The UK was hit with nearly 2,000 new cases on Friday, which was the highest number of cases recorded over a 24-hour period since late May. The areas causing the most concern included Leeds, South Tyneside, Corby, Middlesbrough and Kettering. South Tyneside saw 1,081 cases at a rate of 717 per 100,000, while Middlesborough recorded 1,137 cases at a rate of 806 and Kettering had 702 cases at a rate of 689.
At least 4,703 people in Leeds tested positive for coronavirus, which was a rate of 593 people per 100,000 population.
These areas are at risk of having stricter measures put in place to tackle the spike in cases.
Leeds City Council said in a statement: “The latest seven-day infection figures show Leeds as having a rate of 32.4 cases per 100,000 people and a positivity rate on testing of 3.5 percent.
“The latest data suggests that a lot of the cases are in different areas of the city, meaning they may be linked to social interaction and leisure activities.
“The spread is broad and changeable across wards and cases have also been increasingly detected in younger people aged 18-34, with some concern over activities like house parties and gatherings.”
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8.51am update: Seven £10,000 fines issued to organisers of illegal raves in Leeds amid COVID-19 cases spike
The city’s council leader Judith Blake told BBC Breakfast this morning that the council “fully expected” Leeds to be put on the Government’s Covid-19 watchlist as an “area of concern” due to an increase in cases.
She said: “We have been monitoring our number every single day and we recognise that the numbers have been creeping up, so we fully expected to be on the list to become an area of concern.
“We feel there is a bit of a complacency coming in. What we are seeing is the numbers are changing, and actually more young people are testing positive and they are spread around the city.”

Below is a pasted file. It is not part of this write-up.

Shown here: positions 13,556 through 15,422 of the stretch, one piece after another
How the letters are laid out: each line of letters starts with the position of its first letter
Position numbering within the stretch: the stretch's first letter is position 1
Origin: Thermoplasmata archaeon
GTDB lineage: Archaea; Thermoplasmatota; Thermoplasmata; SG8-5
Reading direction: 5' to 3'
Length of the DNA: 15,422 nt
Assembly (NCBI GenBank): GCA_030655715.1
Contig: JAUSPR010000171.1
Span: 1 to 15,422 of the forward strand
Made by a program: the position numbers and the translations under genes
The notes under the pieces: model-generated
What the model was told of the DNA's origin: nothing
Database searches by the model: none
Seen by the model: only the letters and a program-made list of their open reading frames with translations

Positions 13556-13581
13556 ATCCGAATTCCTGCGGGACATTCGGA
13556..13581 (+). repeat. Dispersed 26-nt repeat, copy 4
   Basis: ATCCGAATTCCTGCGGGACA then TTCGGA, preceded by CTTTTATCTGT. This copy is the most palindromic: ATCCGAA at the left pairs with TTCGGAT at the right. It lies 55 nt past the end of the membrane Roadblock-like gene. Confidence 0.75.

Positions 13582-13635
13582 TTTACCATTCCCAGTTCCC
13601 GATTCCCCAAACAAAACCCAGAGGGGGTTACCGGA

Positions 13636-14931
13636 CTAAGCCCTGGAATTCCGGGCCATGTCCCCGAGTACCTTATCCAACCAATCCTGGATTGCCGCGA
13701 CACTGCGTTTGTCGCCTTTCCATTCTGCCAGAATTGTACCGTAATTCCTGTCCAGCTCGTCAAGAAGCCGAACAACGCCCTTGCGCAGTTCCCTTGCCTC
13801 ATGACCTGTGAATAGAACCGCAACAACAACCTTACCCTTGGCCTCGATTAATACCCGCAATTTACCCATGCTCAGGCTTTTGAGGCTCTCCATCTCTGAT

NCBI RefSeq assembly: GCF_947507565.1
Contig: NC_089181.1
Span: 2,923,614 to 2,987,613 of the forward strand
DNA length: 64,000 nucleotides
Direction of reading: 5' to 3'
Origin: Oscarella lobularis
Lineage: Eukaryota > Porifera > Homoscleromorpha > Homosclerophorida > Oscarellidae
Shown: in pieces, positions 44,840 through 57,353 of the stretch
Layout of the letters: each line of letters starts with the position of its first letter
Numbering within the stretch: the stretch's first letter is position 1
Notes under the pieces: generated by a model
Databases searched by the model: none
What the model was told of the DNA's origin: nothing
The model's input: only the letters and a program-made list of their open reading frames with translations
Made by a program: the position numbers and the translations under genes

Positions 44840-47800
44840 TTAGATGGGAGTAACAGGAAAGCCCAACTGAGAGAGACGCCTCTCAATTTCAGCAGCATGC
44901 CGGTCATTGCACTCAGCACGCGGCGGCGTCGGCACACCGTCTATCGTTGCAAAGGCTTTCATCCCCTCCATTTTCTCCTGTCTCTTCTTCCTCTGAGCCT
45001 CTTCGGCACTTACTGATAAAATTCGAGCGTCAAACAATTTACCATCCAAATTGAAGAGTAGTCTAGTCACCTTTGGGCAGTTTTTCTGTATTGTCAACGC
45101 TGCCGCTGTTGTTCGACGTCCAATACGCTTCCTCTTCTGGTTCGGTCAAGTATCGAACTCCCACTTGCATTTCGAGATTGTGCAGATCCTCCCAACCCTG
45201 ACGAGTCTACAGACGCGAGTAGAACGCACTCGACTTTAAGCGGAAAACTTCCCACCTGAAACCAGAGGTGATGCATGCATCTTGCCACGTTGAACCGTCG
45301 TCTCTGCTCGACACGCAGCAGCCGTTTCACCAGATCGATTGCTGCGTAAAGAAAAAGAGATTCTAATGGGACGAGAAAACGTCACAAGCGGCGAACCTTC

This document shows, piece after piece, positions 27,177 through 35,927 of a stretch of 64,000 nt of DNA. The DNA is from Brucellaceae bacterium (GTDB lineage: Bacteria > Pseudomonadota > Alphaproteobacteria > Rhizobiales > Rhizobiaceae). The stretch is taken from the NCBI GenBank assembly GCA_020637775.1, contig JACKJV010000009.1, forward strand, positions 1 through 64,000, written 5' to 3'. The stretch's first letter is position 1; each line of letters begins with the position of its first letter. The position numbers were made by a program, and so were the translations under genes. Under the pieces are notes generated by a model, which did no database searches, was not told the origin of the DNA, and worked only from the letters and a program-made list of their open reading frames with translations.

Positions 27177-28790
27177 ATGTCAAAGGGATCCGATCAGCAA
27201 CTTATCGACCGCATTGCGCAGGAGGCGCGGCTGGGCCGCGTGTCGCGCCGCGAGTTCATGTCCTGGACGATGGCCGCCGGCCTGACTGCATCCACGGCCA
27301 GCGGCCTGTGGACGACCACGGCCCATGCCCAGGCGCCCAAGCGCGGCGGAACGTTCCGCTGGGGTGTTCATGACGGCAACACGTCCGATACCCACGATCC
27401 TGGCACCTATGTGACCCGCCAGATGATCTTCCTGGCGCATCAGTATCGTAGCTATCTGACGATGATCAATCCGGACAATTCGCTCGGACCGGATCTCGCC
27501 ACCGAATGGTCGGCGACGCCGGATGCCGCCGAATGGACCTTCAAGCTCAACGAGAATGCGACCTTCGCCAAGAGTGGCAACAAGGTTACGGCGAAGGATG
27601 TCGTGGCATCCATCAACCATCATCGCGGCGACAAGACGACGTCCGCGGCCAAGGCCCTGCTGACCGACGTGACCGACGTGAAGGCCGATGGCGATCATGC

She added: “Unfortunately, we have seen a rise in house parties, but we are working with police.
“Last weekend we issued, with the police, seven of the £10,000 fines for organisers of illegal raves.”
8.37am update: Professor gives update on university students’ risk of developing virus
Dr Mike Tildesley, associate professor of infection modelling at the University of Warwick, said the vast majority of students had a very low risk of developing severe symptoms of Covid-19.
He told the BBC: “What we’re more worried about really is universities acting as amplifiers, so potentially lots of students mixing together that can cause lots of infection that could spill over into the community.
“But also there’s a concern at the end of term when students start to travel home to their families, potentially interacting with more elderly relatives, more vulnerable people with underlying health conditions, that’s where the real concern is.”
He added: “What we don’t want is because of this large mixing in universities, it could cause a knock-on effect and as we approach Christmas, that could cause a significant wave of infection in cities across the UK as students move home.”
7.48am update: Russian scientists claim vaccine shows signs of immune response in patients
Russian scientists have claimed in the first report on their coronavirus vaccine that the latest tests show signs of an immune response.
The report, which was published by medical journal The Lancet, added every person who took part in the testing developed antibodies to fight the virus and had no serious side effects.
It comes after Russia licensed the vaccine for local use in August.
But experts say the trials were too small to prove effectiveness and safety, the BBC has reported.
Published at Sat, 05 Sep 2020 07:19:00 +0000